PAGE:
The Widow Spy is a real-life thriller that begins with a seemingly typical American housewife, Martha ("Marti") D. Peterson, who in an unusual gesture invites her two teenage children out to lunch. This is twenty years after the main events subsequently depicted in the book. She had remarried and was living what appeared to be the ordinary life of an American wife and mother. But what she flat out confesses to her astonished teenagers is that she worked for the CIA, had been previously married to an unknown American hero, and had a long story to tell them. Imagine their reaction — "Mom is a spy"! She takes the kids to the CIA compound, gives then a personal and emotional guided tour, and recounts the story of her "previous" life. She had spent over thirty years as a CIA officer, received commendations, and even met a Director of the CIA and an American president.
This is truly a poignant and astonishing book that tells the fascinating story of this intrepid American woman, a woman who in 1971 accompanied her husband, CIA agent John Peterson, to Laos. This nation is a primitive country, a neighbor of both Thailand and Vietnam, a country that had been dragged into the Vietnam War. John and Marti had been married for less than three years and were a very happily married couple, always a team. John was a dedicated and decorated former Army Green Beret, who joined the CIA to continue serving his country. He was now serving as a CIA paramilitary officer in charge of the perilous task of infiltrating Laotian troops behind enemy lines.
American forces and the non-communist Laotian army were then fighting the communist Pathet Laos and trying to stop the North Vietnamese Army from sending troops and supplies down the Ho Chi Minh Trail. A little over a year after their arrival, in October 1972, John was killed in a mission while infiltrating his Laotian soldiers, shot down and burned in a horrific helicopter crash. One can imagine the young woman left alone in Laos, her husband killed by the communist enemy, just as the Americans had begun their retreat from Southeast Asia.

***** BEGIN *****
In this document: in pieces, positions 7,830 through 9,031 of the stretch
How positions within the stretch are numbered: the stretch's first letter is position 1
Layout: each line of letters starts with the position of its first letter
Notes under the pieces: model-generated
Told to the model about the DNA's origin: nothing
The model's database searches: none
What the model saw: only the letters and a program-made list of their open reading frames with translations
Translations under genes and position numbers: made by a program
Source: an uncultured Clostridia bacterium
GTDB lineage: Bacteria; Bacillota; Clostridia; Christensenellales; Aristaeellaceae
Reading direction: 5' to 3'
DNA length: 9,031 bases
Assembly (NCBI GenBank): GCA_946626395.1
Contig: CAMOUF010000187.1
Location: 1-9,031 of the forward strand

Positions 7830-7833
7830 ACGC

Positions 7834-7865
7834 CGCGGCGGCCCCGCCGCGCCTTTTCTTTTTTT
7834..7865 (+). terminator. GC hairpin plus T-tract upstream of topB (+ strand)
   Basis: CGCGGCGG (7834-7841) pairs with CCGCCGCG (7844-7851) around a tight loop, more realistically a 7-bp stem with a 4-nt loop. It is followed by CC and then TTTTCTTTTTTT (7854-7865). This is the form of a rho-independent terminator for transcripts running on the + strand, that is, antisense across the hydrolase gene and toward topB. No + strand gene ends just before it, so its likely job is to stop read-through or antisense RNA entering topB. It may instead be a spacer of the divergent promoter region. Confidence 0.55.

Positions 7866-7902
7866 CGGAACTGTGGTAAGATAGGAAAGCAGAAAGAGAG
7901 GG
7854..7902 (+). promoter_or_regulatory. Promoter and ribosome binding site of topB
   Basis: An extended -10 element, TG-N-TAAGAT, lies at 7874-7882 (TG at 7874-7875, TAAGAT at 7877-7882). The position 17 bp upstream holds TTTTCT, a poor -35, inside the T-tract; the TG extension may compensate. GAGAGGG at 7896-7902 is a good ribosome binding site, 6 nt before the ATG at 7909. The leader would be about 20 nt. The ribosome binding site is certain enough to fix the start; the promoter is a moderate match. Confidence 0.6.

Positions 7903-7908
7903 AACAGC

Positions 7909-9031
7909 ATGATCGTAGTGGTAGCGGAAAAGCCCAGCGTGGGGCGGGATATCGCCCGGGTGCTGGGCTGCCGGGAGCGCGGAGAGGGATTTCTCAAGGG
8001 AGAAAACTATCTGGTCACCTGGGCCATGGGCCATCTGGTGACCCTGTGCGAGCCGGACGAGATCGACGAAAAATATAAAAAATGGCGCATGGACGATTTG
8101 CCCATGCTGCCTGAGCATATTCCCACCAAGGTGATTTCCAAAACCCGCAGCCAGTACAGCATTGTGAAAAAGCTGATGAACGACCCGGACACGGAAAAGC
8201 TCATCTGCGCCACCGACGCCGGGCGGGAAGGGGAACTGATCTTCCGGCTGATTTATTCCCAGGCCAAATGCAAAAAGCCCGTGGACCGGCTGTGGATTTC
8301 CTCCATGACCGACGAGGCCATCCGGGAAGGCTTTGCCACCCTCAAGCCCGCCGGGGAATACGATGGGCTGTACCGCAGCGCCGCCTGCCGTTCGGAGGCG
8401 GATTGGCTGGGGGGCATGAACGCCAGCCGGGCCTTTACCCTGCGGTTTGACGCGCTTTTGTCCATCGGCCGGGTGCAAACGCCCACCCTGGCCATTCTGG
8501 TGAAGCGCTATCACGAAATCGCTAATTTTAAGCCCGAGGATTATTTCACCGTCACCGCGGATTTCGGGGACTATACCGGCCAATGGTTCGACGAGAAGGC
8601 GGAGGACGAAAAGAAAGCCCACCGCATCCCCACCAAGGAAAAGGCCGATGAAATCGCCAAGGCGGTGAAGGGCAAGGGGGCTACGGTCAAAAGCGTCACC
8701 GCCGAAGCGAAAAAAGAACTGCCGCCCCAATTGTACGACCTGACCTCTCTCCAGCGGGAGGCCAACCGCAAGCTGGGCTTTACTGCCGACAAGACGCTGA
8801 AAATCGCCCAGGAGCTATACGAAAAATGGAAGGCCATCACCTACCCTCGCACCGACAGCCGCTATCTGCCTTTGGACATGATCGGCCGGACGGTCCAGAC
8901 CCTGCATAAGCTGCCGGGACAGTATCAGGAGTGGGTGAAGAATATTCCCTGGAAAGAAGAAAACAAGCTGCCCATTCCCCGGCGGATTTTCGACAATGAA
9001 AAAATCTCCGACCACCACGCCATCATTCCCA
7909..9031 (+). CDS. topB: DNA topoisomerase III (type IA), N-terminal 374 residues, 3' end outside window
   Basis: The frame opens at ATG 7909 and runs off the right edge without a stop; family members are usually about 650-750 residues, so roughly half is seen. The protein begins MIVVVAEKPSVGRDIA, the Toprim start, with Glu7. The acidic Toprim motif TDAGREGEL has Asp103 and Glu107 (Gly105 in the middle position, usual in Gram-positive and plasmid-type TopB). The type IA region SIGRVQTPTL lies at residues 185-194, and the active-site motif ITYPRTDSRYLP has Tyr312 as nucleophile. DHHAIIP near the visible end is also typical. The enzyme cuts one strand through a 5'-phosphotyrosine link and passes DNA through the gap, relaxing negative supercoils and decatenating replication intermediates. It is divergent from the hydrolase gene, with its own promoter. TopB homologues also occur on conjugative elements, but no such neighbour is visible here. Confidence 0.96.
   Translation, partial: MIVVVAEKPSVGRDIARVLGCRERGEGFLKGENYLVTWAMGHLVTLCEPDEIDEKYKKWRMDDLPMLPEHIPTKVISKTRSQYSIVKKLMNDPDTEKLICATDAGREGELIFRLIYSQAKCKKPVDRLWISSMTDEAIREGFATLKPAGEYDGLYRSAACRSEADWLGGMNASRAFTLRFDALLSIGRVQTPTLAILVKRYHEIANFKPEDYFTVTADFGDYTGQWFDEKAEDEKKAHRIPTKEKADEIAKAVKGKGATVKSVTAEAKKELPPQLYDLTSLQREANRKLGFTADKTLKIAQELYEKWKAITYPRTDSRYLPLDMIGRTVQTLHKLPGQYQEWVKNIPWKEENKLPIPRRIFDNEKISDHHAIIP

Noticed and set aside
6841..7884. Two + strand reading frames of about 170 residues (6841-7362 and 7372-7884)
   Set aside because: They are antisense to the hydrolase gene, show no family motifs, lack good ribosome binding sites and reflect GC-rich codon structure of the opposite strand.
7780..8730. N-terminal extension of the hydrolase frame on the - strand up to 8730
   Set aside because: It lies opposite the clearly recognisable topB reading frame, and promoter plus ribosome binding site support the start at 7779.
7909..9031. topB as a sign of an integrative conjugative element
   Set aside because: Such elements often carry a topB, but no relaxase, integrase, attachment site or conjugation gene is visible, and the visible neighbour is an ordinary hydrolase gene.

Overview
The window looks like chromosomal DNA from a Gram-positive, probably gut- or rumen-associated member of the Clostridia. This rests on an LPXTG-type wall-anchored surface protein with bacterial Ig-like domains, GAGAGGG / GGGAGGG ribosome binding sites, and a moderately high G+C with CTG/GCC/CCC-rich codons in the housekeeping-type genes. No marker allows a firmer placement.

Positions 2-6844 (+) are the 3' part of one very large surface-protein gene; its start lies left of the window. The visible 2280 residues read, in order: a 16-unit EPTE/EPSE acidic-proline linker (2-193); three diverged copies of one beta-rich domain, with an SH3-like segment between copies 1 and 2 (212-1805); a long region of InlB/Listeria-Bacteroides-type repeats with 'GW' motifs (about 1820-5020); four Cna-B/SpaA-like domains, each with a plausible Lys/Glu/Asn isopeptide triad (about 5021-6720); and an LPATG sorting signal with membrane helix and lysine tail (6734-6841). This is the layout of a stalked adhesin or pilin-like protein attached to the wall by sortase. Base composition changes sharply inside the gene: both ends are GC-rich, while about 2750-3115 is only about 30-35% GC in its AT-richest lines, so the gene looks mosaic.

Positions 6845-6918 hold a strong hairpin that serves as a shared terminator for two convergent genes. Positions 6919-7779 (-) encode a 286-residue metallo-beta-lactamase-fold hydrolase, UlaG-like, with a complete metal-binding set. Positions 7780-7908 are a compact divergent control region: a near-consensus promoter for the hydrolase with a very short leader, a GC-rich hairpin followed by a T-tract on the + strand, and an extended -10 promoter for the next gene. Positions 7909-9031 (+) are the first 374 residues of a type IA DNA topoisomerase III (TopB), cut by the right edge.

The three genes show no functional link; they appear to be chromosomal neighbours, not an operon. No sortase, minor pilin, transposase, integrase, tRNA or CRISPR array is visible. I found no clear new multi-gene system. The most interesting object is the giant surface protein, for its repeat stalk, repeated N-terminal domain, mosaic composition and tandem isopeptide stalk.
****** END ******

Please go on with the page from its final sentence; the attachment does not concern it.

The young widow returns to the U.S. in shock. But instead of fading away, she decides to continue the fight her husband had begun against the communists. After recovering from her loss, she joins the CIA, is trained in CIA operations, learns to speak Russian, and is sent to Moscow, where she becomes a CIA case officer in clandestine operations. Because she is a woman, the KGB does not suspect she is a CIA operative.
Very pleasant and outgoing, she mingles with other embassy personnel and secretaries, who do not know she is CIA, which also helps her cover. To her surprise, she finds she is not suspected, not even under KGB surveillance, although some of her CIA covert associates do not believe that is possible. Sure of herself and convincing her superiors she is capable of eluding the KGB, she is given the dangerous task of servicing dead drops with a CIA agent, Aleksandr Dmitryevich Ogorodnik, a Soviet official in the Soviet diplomatic service, code named TRIGON. Ogorodnik was the most important CIA spy in the Soviet Union at the time. TRIGON is a valiant Russian with a dangerous secret and a wonderful dream of defecting to and eventually settling in the free world with his paramour, a Colombian woman with whom he had carried on an affair in Bogota. It was there that he was recruited by the CIA. Knowing the risk he is taking, spying in the Soviet Foreign Ministry, TRIGON pleads the CIA for poison pills in case he is arrested. The CIA debates the issue and finally complies with his request. TRIGON supplies the CIA with vital intelligence used in American foreign policy against the Soviets.
Marti works diligently at her task from 1975 to 1977, when finally she is arrested by the KGB, while filling a dead drop site with a simulation concrete block filled with spy paraphernalia intended for TRIGON. (photo, left) Unbeknownst to her and the CIA, TRIGON had already been arrested, betrayed by Soviet double agents. Marti is courageous and undaunted during and after her arrest. The fate of TRIGON is then unknown. This is a poignant human interest story, a suspenseful espionage thriller, as well as an unknown history chapter of the Cold War.
If you like these themes, get this engaging book and read it. It even has the pictures of the unsung heroes, our intrepid heroine, and other relevant illustrations. I highly recommend this book and assign it an excellent, 5-star rating!
Written by Dr. Miguel Faria
Dr. Miguel A. Faria, Jr., a medical historian, is the author of Cuba in Revolution — Escape from a Lost Paradise (2002) and of numerous articles on politics and history, including "Stalin's Mysterious Death" (2011), The Political Spectrum — From the Extreme Right and Anarchism to the Extreme Left and Communism (2011); Violence, mental illness, and the brain — A brief history of psychosurgery (2013), etc., all posted at his website haciendapublishing.com.
Copyright ©2013 Miguel A. Faria, Jr., M.D.
The Widow Spy by Martha D. Peterson (2012). Red Camary Press, Wilmington, NC, 253 pages.
The photographs used to illustrate this book review for Hacienda Publishing came from Martha D. Peterson's book, The Widow Spy. The photo of her actual arrest in Moscow in 1977 appears in both the International Spy Museum in Washington, D.C. and in the SVR/KGB museum in Moscow!
An unillustrated version of this book review appears on Amazon.com.